Every Day is Kids’ Day: Teach your kids lifelong money skills at an early age

WASHINGTON It’s never too early to start talking to your kids about money how to save it, spend it, invest it and donate it.

Attitudes surrounding money are formed very early on by the signals and the messages that we get from our parents, said Dawn Doebler, senior wealth advisor and founder of Her Wealth.

“We don’t want to send the message that money is a taboo topic. You want your kids to be curious about money and how it can be used to help them reach their goals,” she added.

Not sure where to start? Doebler shares some of her favorite kid-friendly lessons in finance.

Get your finances in order

The best way to teach your children about responsible money habits is to practice them yourself.

“If you’re exhibiting good money skills and developing those, understanding your finances, being responsible, that’s a great way to begin with your children, simply by getting your own finances in order,” Doebler said.

Don’t save bill-paying and budgeting for when the kids are asleep. Do it out in the open, and if they have questions, be prepared to answer.

Experiential learning

Let your children learn about money through experience. The next time you are headed to the grocery store, take them with you. Give them your list, your budget, and let them help make the decisions about what goes in your cart.

For older kids with stronger math skills: The next time you are out to dinner as a family, have them look through the bill. Make sure all of the items ordered are on the bill and that everything adds up correctly. You can even have them help you figure out the tip.

Doebler says when doing these exercises with your kids, it’s always a good idea to use cash.

“One of the things we’re finding now is that spending in younger children is kind of decoupling from cash because everyone’s using credit cards and paying online, so they don’t really necessarily understand the connection between money and spending because they don’t see it the way I did when I was younger,” she said.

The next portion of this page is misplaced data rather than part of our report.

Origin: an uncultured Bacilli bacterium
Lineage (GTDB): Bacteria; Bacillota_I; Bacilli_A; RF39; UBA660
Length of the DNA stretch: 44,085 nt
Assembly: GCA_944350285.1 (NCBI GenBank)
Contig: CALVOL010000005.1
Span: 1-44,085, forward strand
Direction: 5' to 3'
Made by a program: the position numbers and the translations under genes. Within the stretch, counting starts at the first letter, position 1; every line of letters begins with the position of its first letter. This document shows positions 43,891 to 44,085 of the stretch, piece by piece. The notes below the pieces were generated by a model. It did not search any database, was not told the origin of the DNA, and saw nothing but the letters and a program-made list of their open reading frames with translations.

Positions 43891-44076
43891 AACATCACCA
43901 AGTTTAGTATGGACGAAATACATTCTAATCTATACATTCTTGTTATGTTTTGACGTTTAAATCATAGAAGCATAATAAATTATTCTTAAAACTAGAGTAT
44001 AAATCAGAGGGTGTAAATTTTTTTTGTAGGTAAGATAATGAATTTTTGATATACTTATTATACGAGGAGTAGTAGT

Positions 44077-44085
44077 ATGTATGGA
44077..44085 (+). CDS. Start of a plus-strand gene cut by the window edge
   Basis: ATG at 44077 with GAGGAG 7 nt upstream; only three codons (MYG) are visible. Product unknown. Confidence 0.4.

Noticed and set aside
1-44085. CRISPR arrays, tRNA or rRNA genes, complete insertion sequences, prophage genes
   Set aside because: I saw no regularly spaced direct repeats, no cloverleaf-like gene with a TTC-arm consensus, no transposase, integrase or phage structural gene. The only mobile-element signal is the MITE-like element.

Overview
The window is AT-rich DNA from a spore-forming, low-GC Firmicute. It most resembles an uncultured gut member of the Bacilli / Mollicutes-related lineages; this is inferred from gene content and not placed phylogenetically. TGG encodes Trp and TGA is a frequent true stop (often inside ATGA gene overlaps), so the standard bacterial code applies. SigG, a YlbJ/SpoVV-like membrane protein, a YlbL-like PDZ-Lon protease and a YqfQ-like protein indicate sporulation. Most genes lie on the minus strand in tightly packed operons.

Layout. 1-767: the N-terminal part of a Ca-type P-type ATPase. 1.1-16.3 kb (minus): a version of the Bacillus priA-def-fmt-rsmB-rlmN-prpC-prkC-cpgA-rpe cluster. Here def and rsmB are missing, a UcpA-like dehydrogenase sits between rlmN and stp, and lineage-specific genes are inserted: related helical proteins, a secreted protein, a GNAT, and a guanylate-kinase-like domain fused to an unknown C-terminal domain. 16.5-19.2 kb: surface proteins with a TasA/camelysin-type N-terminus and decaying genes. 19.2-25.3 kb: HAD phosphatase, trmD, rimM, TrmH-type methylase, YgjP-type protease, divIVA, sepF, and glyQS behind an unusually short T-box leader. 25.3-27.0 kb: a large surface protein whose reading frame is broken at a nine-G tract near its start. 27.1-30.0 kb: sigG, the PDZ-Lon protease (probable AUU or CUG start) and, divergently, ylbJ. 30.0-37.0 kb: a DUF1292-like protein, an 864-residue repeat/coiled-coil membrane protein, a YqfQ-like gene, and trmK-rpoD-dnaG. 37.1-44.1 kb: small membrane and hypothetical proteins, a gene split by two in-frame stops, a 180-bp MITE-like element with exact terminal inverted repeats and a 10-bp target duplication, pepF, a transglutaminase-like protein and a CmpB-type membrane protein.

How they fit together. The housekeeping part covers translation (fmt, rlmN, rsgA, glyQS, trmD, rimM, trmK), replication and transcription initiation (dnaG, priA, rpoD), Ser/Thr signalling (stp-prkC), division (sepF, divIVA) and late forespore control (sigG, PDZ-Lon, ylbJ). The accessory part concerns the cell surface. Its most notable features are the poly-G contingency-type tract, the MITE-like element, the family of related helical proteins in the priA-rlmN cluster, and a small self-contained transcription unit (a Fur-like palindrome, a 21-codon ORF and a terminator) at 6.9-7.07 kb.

Talk about saving

If your children get a check from grandma for their birthdays, encourage them to put some of that money away for later.

“Or if they don’t have their own money, talk about what you’re doing to save for the future maybe for college education or a family vacation and how exactly you’re doing that,” Doebler said.

For older kids: Go through your bills and their paychecks

Doebler said if you have college-aged kids, take out your electric bill and walk through it with them.

“Because as they get closer to having their own apartment, they really need to understand that and many of them don’t have any idea how expensive it is to have a household and what the expenses are in order to support that,” Doebler said.

And whether it’s a summer job or a full-time job, going through deductions on your child’s paychecks to make sure the proper amount is being withheld is always a worthwhile lesson.

“Everyone is always shocked by the amount that is deducted from the paycheck,” Doebler said.

Allowance? Let your kids decide how to spend it

If your child gets an allowance, make sure you explain that once it’s spent, that’s it. Then, let them decide how to spend it — whether it’s on snacks at the pool, movies with friends or clothing.

“Because what we really want to do is teach them decision making about money,” said Doebler, who went through this same lesson with her own children.

“What I realized was they really need to understand what’s important to them, to budget their money, learn how to make decisions, and it’s not really my decision to make. When they grow up, they’ll have their own interests and it’s a great way to teach them about budgeting, saving and if they spend too much up front, they learn what it feel like to not have anything left at the end of the month.”

Intro to investing and giving

Gifting your child some of your stock is a good way to get them interested in investing. They can keep track of it as money is gained and lost. Another idea is to gift them a certain amount of money and have them research various stock options and come up with a plan on how they would like to invest it.

If your child has a summer job, help them open a Roth IRA.

“That gives them a great start on an investment account, it teaches them about how to select investments, how to watch them, they have the experience of the market being up and down, and over time, really substantial opportunity for growth because that grows tax-free,” Doebler said.

And of course, if your family is fortunate, discuss charitable giving with your children, and ask for their thoughts on where donations should go.

For more tips on parenting, download the Every Day is Kids’ Day podcast. 

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